Road races are still popular in the U.S., but experienced a slight contraction in 2014 according to a new survey put out by Running USA.
The non-profit, which promotes the sport, found that in 2014, U.S. road races had 18.7 million finishers. That's down 1% from 2013. The number of events is down 1% too.
"The race market is over-saturated and new runners aren't necessarily doing 'traditional' road races," said Scott Bush, director of communications for Running USA. Instead, those runners are "focusing more on experimental and immersive races like mud runs and obstacle runs which don't necessarily count finishers," he said.
Out of that 10.7 million-finisher pie, runners 25 to 44 make up half. Bush says that's a "sweet spot because running is one of the easier activities for new professionals, busy professionals, new parents and growing families" in terms of participation. He adds: "It's just strapping on shoes and getting out the door, so if you only have twenty minutes to spare on working out, it's the easiest of options."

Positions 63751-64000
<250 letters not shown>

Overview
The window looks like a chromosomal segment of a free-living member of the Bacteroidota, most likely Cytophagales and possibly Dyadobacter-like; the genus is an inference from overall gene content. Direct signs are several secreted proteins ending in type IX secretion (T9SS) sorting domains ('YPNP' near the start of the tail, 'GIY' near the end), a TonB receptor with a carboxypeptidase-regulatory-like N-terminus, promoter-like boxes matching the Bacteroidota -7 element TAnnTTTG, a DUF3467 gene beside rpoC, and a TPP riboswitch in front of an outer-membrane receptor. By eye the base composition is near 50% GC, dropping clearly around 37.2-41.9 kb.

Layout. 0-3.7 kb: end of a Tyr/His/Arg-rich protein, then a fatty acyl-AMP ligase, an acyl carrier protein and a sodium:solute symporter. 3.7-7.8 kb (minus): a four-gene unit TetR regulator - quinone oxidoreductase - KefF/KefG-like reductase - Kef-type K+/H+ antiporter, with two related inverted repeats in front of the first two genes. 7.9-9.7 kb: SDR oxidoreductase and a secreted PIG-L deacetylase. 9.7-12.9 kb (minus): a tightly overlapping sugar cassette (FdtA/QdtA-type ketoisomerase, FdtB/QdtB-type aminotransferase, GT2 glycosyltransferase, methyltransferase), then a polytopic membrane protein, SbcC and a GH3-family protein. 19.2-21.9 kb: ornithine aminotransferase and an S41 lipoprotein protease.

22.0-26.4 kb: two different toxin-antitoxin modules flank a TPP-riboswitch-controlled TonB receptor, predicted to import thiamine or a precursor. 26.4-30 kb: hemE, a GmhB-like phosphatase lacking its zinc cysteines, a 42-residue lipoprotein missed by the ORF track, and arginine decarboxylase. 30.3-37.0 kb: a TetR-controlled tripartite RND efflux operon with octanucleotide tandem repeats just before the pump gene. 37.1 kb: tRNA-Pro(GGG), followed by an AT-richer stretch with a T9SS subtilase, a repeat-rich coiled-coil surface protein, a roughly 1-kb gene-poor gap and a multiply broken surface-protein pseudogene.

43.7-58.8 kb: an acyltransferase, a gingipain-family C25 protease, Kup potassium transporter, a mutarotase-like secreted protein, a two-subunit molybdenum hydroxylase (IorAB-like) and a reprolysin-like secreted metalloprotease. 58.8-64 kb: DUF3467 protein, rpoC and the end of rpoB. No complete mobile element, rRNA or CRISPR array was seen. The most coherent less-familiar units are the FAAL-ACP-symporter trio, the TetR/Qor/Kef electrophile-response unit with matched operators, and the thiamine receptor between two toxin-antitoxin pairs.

No matter what the distance, though, women still lead the way. In both 2013 and 2014, women made up 57 percent of U.S. road race finishers. That's a total of 10.7 million finishers in 2014. Women dominate most in the half marathon, making up 61 percent of the finisher field.
"Women participating in the sport has grown consistently over the past decade, so it's not a surprise that they represent the majority of runners now," he said.
The half marathon is the second most popular distance in the U.S with 2,046,000 finishers. The 5k is still the top distance with 8,300,000 finishers, making up 44 percent of all race finishers in U.S. road races last year.
The 10k and marathon make up spots three and four, respectively. The marathon has grown from 541,000 to 550,600 finishers from 2013 to 2014, but the number of 10k finishers has dropped by 5 percent in that same time frame.
Bush attributes this to over-saturation as well. "Many people are choosing to invest their limited races in half marathons or the 5k, which is easier to run and less training is needed," he said. There's also a lot of 5ks in the U.S., too: 15,100 events were held in the country last year, compared to just 3,700 10ks. There were only 2,500 half marathons, but they tend to be larger events than most 5ks and 10ks.